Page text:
SIEGEL: For you, a difference between your take on this and E.J's, you said cutting aid to students is not - is not critical. That's not the reason why students don't finish...

Mr. BROOKS: I'm all for giving more aid and more Pell Grants, I think they work. I just don't think they're major reason. Why do kids not complete college? The number one reason is they're not academically prepared when they get there. The second reason is because they are emotionally disengaged from campus. The third reason is bad stuff is going on home, the fourth reason is they're not self-disciplined. Those are all things you can change, but it's not primarily fundamental. According to the studies I've read, roughly eight percent of the kids who drop out do for so for financial reasons.

Mr. DIONNE: When Sonia Sotomayor graduated from Princeton, that year Pell Grants covered over 70 percent of the cost of your typical state university. In the mid 2000's they were down to 38 percent of that cost. Money clearly matters in this, but it is absolutely true that community colleges are A, the stepchildren of the higher education system - I think that was an Obama phrase -and B, they're being flooded with kids who can't afford to go to four-year colleges and lots of people looking for retraining in the recession. So it's important to help them.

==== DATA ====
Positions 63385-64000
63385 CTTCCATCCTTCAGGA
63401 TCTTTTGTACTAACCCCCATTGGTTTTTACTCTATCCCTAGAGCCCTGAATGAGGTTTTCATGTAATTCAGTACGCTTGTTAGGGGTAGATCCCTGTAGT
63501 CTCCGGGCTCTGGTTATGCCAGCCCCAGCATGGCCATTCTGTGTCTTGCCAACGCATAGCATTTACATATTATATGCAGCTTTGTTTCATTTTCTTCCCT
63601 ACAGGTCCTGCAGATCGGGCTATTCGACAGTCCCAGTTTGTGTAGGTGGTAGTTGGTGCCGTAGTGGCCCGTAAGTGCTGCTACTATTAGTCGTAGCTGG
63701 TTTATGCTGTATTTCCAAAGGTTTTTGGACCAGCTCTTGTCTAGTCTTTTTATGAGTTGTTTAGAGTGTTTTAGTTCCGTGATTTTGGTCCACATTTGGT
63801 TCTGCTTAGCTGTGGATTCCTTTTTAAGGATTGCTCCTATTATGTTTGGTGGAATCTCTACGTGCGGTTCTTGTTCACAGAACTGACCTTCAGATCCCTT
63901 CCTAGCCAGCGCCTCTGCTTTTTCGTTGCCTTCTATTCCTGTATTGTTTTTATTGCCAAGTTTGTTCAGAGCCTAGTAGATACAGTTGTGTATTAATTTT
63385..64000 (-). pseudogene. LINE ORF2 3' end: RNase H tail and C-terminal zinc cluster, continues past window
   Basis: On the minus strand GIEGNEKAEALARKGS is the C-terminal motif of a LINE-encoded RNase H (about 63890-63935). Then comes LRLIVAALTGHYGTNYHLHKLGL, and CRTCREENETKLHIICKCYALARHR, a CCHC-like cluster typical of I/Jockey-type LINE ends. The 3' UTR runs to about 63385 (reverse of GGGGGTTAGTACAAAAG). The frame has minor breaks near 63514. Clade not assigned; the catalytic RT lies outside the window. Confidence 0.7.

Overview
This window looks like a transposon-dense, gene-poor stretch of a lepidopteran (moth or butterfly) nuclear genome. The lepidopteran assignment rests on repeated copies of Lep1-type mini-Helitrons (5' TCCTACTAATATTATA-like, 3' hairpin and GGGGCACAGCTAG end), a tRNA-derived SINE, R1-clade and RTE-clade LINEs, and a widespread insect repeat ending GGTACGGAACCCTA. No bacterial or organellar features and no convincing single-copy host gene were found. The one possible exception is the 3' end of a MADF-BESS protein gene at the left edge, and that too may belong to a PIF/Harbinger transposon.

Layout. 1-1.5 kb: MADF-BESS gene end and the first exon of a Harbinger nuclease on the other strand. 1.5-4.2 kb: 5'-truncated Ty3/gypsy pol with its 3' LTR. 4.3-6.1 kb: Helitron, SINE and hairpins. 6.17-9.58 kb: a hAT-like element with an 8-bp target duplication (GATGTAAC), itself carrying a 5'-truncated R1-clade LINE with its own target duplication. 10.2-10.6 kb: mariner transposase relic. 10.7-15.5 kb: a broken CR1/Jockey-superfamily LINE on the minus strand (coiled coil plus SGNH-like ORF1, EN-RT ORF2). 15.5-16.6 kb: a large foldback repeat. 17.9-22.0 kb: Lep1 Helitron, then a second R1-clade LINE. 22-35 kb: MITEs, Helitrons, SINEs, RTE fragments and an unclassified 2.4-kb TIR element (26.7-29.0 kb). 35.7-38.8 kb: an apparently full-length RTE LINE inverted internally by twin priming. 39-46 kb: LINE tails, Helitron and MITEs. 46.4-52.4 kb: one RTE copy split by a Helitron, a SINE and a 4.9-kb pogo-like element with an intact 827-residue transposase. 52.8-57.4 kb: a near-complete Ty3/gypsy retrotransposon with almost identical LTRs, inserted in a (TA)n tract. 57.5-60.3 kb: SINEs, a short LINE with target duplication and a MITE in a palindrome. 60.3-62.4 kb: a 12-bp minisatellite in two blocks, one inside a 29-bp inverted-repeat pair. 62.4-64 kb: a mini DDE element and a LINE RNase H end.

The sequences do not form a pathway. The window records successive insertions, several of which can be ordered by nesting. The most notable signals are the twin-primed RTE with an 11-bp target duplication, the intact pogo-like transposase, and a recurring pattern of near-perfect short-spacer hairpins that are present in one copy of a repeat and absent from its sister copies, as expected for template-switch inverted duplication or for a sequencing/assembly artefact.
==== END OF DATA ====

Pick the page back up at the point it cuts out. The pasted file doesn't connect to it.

SIEGEL: Well, the initiative on two-year colleges could be the most lasting thing that's happened in this week, but we all were looking at the hearings, the confirmation hearings of Sonia Sotomayor. David did we learn anything important about her or about the Senate or about us?

Mr. BROOKS: Shockingly little. I - you know, the thing - there's now like a routine that the nominees, a series of phrases they all say, whether they're John Roberts on the right or Sonia Sotomayor on the left, to get themselves confirmed. And they should just go - we should have a formula, they should say okay, I'm going to say phrase A, B, and C, and all the senators would nod sagely. It has nothing to do what they actually think and how they'll actually decide. So, it's no longer an honest discussion of judicial philosophy, it's just saying those phrases to get confirmed.

SIEGEL: E.J.?

Mr. DIONNE: Jonathan Turley, a law professor in town, said that there is so much rote about describing past cases, it was like - be like a surgeon general nominee getting up and saying veins carry blood around the body. Well, yes, but what are you going to do as a surgeon general? So, I think these have become set pieces because no rational nominee is going to engage in a serious discussion. But one thing that did come through is, I think to a distressing degree for liberals, the frame was set much more by the questioning of the conservative senators. And I think people who are liberals need their own narrative about what they want to do and should be willing to talk about it.